Meanwhile, supporters of Assange are saying the timing and nature of the personal allegations against him are more than coincidence – they’re “politically motivated.” And the confluence of recent events gives at least the appearance that could be true.

In mid-August, two Swedish women told prosecutors and news outlets they had each had consensual sex with Assange, but that he didn’t use a condom against their wishes and subsequently refused to get tested for sexually-transmitted disease. Their complaint led to a warrant on charges of sexual molestation.

But now prosecutors allege Assange forcibly raped at least one of the women and sexually assaulted the other — significantly more serious allegations than what investigators initially pursued.

Assange, 39, was formally charged and held without bond in London on one count of rape, two of sexual assault, and one of coercion. He has denied the allegations and insists the sex with both women was consensual.

“Fortunately, the international corralling was successful,” Italian Foreign Minister Franco Frattini said shortly after Assange’s arrest. “Assange has hurt international diplomatic relations and I hope he is questioned and tried as established by law.”

Assange’s brainchild, Wikileaks, is also weathering its most intense attacks to date. The site has been bumped from its servers without notice and mysteriously cut off from key funding sources after PayPal and major credit card companies, Visa and MasterCard, pulled the plug pending “further investigation.”

“We are getting seriously close to censorship in the U.S., and that must surely go against the fundamental values the country is based upon,” said Hrafnsson.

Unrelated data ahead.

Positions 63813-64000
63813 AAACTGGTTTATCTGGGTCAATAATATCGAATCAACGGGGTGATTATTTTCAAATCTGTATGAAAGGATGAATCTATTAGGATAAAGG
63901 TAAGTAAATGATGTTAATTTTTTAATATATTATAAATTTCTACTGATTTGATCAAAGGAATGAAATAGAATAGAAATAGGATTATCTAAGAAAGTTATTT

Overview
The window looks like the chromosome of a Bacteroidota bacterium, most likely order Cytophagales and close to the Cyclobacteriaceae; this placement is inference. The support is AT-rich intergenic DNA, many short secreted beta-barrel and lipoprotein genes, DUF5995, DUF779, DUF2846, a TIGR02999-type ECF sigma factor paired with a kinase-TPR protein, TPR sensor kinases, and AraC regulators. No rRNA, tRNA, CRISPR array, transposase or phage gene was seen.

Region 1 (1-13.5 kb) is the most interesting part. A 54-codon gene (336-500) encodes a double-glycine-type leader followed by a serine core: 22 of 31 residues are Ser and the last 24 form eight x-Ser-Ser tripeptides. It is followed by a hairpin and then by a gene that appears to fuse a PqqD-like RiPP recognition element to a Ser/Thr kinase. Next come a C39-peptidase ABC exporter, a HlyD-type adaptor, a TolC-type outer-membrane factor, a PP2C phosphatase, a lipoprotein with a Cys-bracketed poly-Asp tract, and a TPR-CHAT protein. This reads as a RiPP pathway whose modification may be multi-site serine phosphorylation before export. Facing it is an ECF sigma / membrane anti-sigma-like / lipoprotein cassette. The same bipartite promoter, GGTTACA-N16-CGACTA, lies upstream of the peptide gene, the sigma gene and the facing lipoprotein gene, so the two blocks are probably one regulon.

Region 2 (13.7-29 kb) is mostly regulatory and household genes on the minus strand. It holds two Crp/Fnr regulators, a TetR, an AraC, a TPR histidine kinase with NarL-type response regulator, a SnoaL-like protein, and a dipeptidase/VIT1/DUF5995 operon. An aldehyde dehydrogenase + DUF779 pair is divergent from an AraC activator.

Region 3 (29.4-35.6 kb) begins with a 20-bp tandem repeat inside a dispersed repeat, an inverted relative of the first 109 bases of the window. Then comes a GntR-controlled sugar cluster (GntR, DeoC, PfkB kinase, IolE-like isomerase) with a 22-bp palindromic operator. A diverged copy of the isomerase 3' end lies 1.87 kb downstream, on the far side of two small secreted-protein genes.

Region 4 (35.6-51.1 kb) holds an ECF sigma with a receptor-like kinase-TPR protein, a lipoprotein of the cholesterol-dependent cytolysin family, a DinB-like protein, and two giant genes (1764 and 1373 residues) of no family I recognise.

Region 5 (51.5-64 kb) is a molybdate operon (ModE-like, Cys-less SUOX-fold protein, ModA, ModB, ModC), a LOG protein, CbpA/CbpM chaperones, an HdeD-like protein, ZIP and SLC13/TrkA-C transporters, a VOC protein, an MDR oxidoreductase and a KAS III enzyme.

But State Department spokesman PJ Crowley said via Twitter “the U.S. government did not write to PayPal requesting any action regarding #WikiLeaks. Not true.”

Swiss authorities Monday closed a Swiss bank account tied to Assange, freezing tens of thousands of dollars used to fund the Wikileaks operation, his lawyers said.

“It wouldn’t be surprising in the least that Wikileaks and political pressure from the U.S. and other affected governments has at least something to do with the current charges in Sweden,” said American University law professor Stephen Vladeck, an expert in national security and international criminal law. But “whether it’s because of that pressure [that he faces charges] is something I think we can’t know.”

No Charges Yet for Assange Over Wikileaks

The apparent onslaught against Assange comes in spite of the fact that he has not been formally charged by any government for Wikileaks’ activities.

“It may be that what Julian has done is a crime,” said Clay Shirky, an Internet and technology consultant and author, referring to Assange’s role in the dissemination of a massive cache of classified government files. “In that case, the right answer is to bring the case to a trial.”

“The leaders of Myanmar and Belarus, or Thailand and Russia, can now rightly say to us ‘You went after Wikileaks’ domain name, their hosting provider, and even denied your citizens the ability to register protest through donations, all without a warrant and all targeting overseas entities, simply because you decided you don’t like the site,'” he said. Shirky’s comment clearly suggests that governmental pressure may be behind the recent setbacks for Assange.